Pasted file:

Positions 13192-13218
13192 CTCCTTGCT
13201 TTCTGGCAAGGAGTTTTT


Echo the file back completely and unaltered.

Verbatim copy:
Positions 13192-13218
13192 CTCCTTGCT
13201 TTCTGGCAAGGAGTTTTT